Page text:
* Intuition: which is a quiet guidance, sometimes considered to be divine, that leads smoothly to perfect solutions of problems.

* Monkey Mind which is a nasty, screaming, worrying voice that occupies a great deal of our waking time and can lead us to making grave mistakes.

* Insanity: which is Monkey Mind run amok – disjointed and disconnected to any links in reality.

Hamlet’s Ophelia is a great exploration of insanity within the context of character. Shakespeare does not take her into dark realms, of which she might actually be unaware given her innocent nature, but keeps her young and unexposed, and lets her go insane in character. The outcome is the same, she dies. And it’s much more interesting than if she had suddenly turned into Lady MacBeth - who he also drives to insanity – dark, frightening insanity commensurate with her life and deeds. Shakespeare explores a unique concept with Ophelia - the concept that torture and torment don't have to be dark and chilling.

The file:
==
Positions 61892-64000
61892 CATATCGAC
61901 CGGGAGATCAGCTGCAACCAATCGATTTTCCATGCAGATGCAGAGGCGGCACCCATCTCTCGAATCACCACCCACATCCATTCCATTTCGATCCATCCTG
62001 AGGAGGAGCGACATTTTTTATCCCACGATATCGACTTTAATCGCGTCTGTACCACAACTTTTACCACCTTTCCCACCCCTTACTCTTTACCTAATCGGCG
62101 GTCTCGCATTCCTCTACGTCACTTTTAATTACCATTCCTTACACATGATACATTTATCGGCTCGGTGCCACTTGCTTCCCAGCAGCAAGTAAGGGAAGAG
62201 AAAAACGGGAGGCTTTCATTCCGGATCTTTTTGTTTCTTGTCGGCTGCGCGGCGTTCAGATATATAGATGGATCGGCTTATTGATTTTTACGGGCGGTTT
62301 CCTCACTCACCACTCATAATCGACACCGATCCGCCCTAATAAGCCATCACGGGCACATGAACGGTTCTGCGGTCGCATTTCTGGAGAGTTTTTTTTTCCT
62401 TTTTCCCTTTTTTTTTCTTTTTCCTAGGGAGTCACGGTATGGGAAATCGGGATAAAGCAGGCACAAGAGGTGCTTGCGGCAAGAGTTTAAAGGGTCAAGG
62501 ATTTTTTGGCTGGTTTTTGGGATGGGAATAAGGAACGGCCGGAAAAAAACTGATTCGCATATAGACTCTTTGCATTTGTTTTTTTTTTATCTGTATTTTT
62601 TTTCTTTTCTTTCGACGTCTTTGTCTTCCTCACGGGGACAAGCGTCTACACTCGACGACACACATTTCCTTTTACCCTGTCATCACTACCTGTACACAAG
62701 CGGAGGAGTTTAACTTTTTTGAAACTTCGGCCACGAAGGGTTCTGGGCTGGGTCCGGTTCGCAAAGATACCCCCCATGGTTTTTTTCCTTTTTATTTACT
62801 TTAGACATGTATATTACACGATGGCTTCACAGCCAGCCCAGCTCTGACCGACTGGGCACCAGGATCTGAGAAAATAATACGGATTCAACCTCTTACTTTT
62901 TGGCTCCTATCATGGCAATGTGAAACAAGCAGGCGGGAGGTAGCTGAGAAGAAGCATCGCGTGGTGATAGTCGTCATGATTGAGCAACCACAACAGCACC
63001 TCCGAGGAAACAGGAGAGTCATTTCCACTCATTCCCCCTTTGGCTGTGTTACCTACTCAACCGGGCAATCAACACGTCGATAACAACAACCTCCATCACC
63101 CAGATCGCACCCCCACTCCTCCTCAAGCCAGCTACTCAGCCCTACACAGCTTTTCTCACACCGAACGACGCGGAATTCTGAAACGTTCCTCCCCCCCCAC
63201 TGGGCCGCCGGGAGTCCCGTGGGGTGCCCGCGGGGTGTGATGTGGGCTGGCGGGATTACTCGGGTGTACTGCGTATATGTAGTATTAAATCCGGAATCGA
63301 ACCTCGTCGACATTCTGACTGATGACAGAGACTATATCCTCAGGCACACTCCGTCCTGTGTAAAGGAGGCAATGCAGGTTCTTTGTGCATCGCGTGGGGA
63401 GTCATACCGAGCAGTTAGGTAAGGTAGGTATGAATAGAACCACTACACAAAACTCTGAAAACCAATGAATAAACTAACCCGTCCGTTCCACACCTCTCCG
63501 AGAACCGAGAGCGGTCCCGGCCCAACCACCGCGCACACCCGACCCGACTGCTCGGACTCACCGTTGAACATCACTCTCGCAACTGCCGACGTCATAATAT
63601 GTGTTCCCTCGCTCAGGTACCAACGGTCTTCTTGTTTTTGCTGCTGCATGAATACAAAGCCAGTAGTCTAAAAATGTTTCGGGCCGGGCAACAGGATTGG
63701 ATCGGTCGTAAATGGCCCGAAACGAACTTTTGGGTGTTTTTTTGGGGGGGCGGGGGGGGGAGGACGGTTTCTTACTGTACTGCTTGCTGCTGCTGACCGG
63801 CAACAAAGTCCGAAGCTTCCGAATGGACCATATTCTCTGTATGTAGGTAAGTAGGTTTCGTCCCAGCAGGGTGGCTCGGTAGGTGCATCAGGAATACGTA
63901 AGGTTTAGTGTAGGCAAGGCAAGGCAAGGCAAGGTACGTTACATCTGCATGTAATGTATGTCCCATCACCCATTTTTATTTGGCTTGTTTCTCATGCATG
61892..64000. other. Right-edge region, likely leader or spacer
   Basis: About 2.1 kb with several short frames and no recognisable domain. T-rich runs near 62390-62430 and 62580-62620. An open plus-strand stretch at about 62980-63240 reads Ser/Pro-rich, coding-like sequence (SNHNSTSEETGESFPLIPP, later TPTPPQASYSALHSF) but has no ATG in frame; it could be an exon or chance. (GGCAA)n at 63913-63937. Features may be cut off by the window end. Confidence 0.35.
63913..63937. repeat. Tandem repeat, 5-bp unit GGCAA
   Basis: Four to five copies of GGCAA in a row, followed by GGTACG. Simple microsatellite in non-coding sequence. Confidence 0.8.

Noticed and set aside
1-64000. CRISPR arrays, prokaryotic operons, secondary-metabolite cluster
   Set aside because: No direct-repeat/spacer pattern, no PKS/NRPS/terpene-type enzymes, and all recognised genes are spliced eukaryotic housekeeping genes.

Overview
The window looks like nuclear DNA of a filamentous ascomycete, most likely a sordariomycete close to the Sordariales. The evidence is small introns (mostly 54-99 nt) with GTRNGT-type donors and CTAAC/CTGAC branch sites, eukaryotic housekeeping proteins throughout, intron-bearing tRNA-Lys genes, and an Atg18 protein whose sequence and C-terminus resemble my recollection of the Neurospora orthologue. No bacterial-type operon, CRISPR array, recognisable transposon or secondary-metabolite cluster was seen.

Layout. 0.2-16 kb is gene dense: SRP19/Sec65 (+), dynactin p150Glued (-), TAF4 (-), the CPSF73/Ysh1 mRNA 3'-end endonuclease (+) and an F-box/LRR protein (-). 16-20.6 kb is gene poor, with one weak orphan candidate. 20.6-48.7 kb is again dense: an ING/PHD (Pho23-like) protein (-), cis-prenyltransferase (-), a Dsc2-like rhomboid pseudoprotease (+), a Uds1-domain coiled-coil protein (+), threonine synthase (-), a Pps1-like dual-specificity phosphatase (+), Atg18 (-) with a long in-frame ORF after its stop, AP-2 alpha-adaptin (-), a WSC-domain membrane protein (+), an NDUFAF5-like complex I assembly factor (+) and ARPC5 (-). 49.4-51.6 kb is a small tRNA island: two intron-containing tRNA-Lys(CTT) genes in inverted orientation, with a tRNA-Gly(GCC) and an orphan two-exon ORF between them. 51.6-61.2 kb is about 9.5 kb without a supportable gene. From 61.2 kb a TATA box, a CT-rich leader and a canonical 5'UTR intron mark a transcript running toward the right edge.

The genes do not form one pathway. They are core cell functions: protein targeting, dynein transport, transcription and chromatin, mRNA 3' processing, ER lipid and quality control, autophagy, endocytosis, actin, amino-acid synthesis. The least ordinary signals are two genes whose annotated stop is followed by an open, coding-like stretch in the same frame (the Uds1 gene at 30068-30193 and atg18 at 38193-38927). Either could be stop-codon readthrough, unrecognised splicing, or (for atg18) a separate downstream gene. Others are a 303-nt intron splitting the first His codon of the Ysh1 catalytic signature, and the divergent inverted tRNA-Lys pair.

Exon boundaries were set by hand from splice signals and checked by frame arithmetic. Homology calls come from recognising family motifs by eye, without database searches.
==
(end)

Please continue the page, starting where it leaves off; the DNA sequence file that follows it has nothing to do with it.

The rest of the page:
Shakespeare explored Monkey Mind in the “To be, or be” speech in Hamlet. Characters who contemplate suicide, even in iambic pentameter, are definitely at the effect of “Monkey Mind.” Suicide is a permanent solution to a temporary problem from which the character can see no escape. It is a cry for change. Suicide itself is change incarnate.

A wonderful writing or acting exercise is to explore the character’s Monkey Mind. A marvelous term paper idea would be to create the underpinnings of Monkey Mind that lead to some action that the character took. Mind Chatter that the author may not have explored in the actual writing. The characters in almost any Elizabeth George book could lead to hours of Monkey Mind exploration because they’re so psychologically rich. Indeed, she explores the Monkey Mind thinking of her villains in great depth.